NCSU Organic and Carbon Electronics laboratory (ORaCEL)
Joint laboratory of NCSU researchers with research activities in organic electronics spanning multiple departments (see: http://oracel.wordpress.ncsu.edu/)). Shared equipment includes:
Sample Preparation: Load locked glove boxes (equipped with spin-coater and thermal/e-beam/RF sputter vacuum evaporator), Organic Molecular Beam Deposition, Pulsed Laser Deposition, CVD Graphene Growth.
Sample Characterization: Glove box equipped w/ solar simulator and quantum efficiency testing, UV-Vis and Infrared Spectroscopy, X-ray Photoelectron Spectroscopy, Electrical Transport Probe Station, Janis cryogenic probe station, Atomic Force Microscopy (with Conductive capabilities), Ultrafast laser spectroscopy, Angle-resolved photoelectron spectroscopy, and 2-Photon Photoelectron Spectrometer.
Glove box and integrated dual materials deposition system:
The equipment here is manufactured by Angstrom Engineering (AE). It consists of two main high vacuum chambers, namely one multi-purpose oxide/metal deposition chamber (Metals Evaporator) and one organic co-evaporation chamber (Organics Evaporator), as well as one sample/mask transfer load lock. All the three chambers are integrated into one Inert Technologies (IT) glove box which is critical for air sensitive magnetic and organic materials. The metal deposition chamber includes the e-beam deposition, RF magnetron sputtering, thermal evaporation and ion-beam source. The organic chamber includes four thermal evaporators that can run simultaneously for co-deposition particularly for the growth of hybrid organic-inorganic perovskite and organic thin films.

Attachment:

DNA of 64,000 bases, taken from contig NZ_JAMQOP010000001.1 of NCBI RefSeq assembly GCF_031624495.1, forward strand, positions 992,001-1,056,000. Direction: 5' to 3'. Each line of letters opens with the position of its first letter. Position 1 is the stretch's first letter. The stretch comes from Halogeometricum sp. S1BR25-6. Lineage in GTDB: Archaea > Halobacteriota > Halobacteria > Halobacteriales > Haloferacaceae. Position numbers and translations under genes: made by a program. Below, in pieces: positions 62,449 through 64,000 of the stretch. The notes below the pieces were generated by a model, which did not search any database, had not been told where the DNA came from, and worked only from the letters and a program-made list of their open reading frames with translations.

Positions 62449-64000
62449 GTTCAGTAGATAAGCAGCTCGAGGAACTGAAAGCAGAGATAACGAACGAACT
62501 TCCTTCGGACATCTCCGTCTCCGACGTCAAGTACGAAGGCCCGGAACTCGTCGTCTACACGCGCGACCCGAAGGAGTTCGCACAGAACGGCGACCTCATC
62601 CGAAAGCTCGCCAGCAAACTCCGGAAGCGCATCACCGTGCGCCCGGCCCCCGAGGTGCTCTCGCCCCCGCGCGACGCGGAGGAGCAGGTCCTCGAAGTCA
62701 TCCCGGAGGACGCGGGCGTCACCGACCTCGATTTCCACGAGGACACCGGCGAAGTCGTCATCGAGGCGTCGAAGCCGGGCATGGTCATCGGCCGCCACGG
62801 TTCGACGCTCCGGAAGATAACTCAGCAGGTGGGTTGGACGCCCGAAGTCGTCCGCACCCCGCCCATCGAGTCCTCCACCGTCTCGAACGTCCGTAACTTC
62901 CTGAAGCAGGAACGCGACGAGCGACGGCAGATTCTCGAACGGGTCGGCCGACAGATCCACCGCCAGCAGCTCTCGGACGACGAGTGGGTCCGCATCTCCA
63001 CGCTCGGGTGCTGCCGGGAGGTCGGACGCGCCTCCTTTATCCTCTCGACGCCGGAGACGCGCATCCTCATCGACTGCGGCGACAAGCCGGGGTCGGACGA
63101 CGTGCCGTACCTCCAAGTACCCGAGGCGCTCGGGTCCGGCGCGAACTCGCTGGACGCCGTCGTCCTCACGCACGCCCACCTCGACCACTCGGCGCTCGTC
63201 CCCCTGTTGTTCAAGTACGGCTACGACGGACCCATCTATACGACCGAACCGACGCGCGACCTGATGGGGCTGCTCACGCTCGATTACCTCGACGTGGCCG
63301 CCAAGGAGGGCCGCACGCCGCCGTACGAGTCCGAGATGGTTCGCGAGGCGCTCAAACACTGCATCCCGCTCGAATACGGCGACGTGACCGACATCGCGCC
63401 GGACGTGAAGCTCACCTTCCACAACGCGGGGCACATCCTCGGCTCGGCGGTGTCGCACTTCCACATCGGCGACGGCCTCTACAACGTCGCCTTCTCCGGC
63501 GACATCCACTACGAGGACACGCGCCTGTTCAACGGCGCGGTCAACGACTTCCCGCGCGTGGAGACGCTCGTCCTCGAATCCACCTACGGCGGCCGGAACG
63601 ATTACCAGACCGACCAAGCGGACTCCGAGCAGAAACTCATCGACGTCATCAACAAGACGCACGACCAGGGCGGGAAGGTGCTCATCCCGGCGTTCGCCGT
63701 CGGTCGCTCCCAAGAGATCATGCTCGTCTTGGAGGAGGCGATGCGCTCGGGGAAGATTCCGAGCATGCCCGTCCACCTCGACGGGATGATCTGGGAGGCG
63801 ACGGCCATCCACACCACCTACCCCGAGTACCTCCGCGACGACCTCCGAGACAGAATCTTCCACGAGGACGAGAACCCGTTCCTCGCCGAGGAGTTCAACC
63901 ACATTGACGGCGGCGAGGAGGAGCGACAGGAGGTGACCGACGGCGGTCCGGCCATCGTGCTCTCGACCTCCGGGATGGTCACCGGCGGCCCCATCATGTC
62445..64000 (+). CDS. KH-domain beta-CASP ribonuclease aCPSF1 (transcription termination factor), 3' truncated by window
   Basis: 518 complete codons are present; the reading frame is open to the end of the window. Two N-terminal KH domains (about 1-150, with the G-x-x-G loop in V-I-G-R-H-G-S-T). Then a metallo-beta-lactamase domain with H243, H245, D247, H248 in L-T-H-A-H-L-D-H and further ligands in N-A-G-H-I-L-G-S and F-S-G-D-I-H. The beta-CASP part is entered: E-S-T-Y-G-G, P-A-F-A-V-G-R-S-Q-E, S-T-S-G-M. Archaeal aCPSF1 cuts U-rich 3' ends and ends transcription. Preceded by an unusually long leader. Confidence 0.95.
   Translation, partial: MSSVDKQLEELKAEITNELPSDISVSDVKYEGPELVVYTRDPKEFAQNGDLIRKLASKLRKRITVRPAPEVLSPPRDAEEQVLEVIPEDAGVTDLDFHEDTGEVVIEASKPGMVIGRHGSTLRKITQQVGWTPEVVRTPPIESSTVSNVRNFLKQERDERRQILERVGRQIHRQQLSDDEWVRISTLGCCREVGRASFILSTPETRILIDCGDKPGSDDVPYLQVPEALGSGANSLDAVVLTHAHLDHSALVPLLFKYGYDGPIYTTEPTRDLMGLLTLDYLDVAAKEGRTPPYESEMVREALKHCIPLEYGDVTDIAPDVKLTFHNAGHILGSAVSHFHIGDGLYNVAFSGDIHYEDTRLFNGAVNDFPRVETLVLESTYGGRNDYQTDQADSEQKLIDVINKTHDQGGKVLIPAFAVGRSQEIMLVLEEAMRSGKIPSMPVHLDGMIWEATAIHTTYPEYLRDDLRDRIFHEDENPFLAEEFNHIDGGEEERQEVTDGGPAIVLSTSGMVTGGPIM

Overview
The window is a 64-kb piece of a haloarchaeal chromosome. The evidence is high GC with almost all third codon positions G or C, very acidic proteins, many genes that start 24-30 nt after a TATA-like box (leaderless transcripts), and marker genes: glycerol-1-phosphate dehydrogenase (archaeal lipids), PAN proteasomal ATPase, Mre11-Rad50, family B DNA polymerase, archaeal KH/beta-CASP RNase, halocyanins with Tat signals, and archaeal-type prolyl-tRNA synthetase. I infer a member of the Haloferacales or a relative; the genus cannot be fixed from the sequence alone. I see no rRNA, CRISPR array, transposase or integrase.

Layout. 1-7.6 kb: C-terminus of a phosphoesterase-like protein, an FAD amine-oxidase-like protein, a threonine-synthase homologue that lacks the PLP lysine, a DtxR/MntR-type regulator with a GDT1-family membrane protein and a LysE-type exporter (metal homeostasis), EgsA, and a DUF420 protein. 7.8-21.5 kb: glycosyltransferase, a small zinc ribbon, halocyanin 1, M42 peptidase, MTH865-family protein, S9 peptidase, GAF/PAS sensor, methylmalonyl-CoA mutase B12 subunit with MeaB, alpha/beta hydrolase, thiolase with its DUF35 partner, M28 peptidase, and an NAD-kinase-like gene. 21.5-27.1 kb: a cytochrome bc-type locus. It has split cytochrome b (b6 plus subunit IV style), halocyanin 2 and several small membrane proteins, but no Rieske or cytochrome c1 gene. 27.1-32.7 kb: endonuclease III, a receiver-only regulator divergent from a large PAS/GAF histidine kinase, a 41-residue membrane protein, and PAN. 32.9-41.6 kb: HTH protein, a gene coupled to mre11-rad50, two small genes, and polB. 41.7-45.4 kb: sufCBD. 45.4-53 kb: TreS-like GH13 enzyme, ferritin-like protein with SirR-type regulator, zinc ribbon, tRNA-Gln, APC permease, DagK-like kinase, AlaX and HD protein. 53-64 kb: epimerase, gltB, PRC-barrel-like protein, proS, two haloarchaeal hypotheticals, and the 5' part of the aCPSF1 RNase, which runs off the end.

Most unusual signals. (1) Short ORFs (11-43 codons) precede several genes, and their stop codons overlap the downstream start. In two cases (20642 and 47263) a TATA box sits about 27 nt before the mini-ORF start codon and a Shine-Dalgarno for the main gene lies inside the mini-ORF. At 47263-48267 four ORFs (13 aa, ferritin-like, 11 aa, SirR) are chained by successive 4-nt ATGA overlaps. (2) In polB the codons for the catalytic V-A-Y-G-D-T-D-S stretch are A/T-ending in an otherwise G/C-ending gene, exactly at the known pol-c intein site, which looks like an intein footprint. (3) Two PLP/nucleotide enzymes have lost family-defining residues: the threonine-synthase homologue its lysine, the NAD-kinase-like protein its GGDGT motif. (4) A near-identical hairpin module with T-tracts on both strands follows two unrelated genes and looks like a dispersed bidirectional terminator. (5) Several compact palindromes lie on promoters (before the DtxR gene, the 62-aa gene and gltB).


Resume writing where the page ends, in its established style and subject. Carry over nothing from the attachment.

3D vector superconducting magnet and optical system
This equipment system has the unique capability to control the temperature of a removable sample over a temperature range of T < 1.8 K to T = 300 K with simultaneous control of an applied three-axis (3D) magnetic field. The variable field is controllable up to ±6.0 Tesla in the z-axis with a 1 Tesla spherical rotatable vector (at any degree). This equipment provides a unique platform for spin transport, spin Seebeck, and magneto-thermoelectrics in various magnetic materials that we will be studying. The optical access in the magnet system enables us to perform the magneto-optical measurement as a function of magnetic field and temperature, providing a non-contact but sensitive approach for the magnetic characterization.
Home-built Sagnac Interferometer Microscope
The Sagnac Interferometer is a high-resolution optical instrument consisting of a high-field sweepable superconducting magnet, cryogenic system to cool the sample, and assorted optical components. In contrast to the conventional magneto-optical set up of which sensitivity is limited around µradians, it is used to measure the ultra-small angular rotation (with resolution as fine as 20 nano-radians) of linearly polarized light generated in various physical situations. Recently Sagnac Interferometer microscope has been successfully applied to measure spin Seebeck effect in the ferromagnetic metal film.
Cryogenic Ferromagnetic resonance and spin pumping measurements.
Ferromagnetic resonance is a spectroscopic technique that takes advantage of the coupling between an RF signal traveling in the coplanar waveguide, and the magnetization of a sample sitting on top of the waveguide. This is a set of accessory inserts for the Physical Property Measurement System (PPMS) facility that is located in the Department of Materials Science and Engineering. The equipment consists of two main instruments, namely the PPMS ferromagnetic resonance (FMR) Stand-alone CryoFMR probe, PhaseFMR spectrometer (PFMR) as well as PPMS Permute Box that allows electrical detection from the FMR probe.